Yandex, the Russian search, email and e-commerce site, has released a new version of its browser that tries to pare down user-interface distractions to the absolute minimum.
The software, available as an early alpha version for testing, is designed to focus as much as possible on Web content, with interface elements like the address bar and back button presented in subdued form. It also serves as a model for Yandex's planned future browser for mobile devices, the company said.
"To be comfortable with websites that look more like desktop programs, users need a totally different browsing experience so that they would feel like they are using a desktop rather than a Web app," Yandex said of the new version, released Thursday in alpha-testing form. "To meet this requirement, we stripped our browser of everything nonessential, integrated search even deeper, redesigned the user interface to make it more simple, more informative and more engaging, and...made the Chromium-based browser faster."
The new Yandex browser does indeed look different, but it's just the newest step in the industry's removal of interface elements. The move began in 2008 with Google's Chrome, which was named for the fact that it actually did away with a lot of user interface elements called chrome that surround the Web content. Internet Explorer, Firefox, Opera and Safari followed suit. It's rare nowadays to see menu bars across the top of a browser window, while status bars are hidden by default and toolbars are frowned upon as clutter.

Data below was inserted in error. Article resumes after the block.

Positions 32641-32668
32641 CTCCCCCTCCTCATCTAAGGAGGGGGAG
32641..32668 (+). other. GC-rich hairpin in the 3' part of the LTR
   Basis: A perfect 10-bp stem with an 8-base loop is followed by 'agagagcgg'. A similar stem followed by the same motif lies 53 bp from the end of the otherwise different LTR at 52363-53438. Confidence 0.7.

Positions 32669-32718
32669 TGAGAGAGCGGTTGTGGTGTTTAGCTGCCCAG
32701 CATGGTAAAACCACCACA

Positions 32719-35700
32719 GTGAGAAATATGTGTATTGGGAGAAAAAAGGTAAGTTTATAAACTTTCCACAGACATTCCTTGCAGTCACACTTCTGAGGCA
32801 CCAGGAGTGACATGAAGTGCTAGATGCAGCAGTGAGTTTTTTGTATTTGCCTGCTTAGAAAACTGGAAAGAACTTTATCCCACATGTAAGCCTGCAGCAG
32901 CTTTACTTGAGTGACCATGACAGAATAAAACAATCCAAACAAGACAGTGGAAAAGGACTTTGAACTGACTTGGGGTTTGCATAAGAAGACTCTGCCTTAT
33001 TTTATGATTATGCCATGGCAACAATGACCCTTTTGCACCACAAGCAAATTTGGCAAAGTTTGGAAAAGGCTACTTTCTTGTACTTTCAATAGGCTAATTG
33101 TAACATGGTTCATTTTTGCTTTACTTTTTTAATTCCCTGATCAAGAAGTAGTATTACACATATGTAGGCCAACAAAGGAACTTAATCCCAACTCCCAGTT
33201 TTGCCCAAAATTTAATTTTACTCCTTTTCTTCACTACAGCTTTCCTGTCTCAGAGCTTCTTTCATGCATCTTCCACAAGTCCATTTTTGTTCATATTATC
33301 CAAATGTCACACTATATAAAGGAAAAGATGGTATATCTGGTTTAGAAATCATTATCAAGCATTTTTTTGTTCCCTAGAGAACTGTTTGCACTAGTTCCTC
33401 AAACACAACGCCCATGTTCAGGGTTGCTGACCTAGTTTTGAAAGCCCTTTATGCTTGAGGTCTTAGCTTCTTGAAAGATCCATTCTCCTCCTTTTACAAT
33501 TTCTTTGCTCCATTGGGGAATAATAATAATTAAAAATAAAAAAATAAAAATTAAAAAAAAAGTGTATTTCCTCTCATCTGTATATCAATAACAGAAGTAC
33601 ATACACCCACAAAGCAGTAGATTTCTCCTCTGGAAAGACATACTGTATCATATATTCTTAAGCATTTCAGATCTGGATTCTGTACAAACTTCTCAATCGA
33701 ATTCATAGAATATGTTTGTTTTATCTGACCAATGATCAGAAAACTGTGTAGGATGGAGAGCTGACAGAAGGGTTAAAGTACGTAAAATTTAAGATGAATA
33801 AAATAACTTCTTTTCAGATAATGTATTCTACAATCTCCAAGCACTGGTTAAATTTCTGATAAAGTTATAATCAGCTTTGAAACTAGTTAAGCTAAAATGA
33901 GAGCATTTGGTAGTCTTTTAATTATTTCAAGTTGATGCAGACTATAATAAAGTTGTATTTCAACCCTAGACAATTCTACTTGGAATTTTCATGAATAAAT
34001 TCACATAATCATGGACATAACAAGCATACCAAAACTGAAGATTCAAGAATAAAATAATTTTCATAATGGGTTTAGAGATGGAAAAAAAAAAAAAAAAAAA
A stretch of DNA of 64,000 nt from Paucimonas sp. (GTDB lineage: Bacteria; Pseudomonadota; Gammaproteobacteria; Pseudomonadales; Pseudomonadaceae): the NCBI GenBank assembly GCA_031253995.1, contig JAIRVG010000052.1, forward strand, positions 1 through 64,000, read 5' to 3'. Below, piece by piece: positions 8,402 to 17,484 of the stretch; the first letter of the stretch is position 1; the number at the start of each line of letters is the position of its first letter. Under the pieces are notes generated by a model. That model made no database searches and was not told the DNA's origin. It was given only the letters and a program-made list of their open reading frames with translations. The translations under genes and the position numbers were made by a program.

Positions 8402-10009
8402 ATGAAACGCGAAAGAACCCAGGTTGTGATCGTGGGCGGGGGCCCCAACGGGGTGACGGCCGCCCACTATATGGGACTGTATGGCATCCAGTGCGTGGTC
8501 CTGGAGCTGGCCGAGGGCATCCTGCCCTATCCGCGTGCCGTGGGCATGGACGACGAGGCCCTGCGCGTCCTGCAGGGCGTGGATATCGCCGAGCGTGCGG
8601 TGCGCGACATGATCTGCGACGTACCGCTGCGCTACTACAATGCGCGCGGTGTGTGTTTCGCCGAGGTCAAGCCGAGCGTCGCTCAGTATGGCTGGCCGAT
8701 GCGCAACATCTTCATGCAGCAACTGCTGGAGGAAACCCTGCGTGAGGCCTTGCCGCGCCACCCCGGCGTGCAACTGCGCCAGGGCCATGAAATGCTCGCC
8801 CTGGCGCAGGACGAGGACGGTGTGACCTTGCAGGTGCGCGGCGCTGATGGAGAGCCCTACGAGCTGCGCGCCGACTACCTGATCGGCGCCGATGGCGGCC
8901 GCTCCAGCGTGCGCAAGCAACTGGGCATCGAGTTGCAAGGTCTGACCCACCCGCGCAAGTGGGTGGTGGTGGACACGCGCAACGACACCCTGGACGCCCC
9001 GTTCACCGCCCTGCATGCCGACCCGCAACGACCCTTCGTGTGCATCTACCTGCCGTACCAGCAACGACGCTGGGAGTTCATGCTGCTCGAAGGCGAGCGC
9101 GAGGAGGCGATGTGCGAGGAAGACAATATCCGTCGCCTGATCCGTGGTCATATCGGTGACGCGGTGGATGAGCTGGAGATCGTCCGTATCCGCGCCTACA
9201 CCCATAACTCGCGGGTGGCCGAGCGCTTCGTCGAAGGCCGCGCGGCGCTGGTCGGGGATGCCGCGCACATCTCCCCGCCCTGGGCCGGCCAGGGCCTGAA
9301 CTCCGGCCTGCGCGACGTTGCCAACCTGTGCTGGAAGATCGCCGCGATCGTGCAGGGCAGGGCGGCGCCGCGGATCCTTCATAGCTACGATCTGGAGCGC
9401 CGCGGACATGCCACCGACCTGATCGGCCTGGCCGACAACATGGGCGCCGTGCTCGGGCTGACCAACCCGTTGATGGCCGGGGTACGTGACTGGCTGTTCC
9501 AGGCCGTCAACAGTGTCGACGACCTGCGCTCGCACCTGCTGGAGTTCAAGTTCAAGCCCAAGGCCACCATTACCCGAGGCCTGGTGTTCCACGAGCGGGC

Browsers, though free, can be financially important by driving traffic to search engines. Those searches produce revenue from search ads. The Yandex browser, marketed as "Yandex.Browser," first launched in 2012. Based on the open-source Chromium project at the heart of Google's Chrome, naturally it uses Yandex as its default search engine.
The new version does indeed look somewhat different from most of today's browsers. It puts video backgrounds on the new-tab page, for starts, and a customizable grid of tiles similar to Opera's Speed Dial grants quick access to pinned or frequently used sites. A right click on the new-tab page background lets you pick those links, change the background video or image, and pause the background video.
Browser tabs are organized along the bottom of the page. Multiple tabs from one domain -- for example, several articles at CNET -- are grouped into a single bunch. The most recently used tab is on the top of the stack, but it's not obvious there are others until you click on the top item, at which point the others appear side by side in the tab section. That cuts down on tab clutter, but it can be confusing. For example, Google Calendar and a Google search page compressed into the same tab, even though they're functionally very different sites, but Gmail and Google Inbox get tabs of their own.
Each tab is color-coded, coordinated with the website's own colors. A thin white bar overlays the top of the active tab to help you figure out where you are along the tab strip. This approach to color coordination helps you figure out what's what, but like other browser makers, Yandex hasn't figured out what to do with people who have dozens and dozens of tabs open.
The layout looks like it'll work reasonably well on a touchscreen interface and mobile devices. That's no coincidence, Yandex spokesman Vladimir Isaev said.
"We do plan to use same approach when building a new browser for tablets and for smartphones," Isaev said.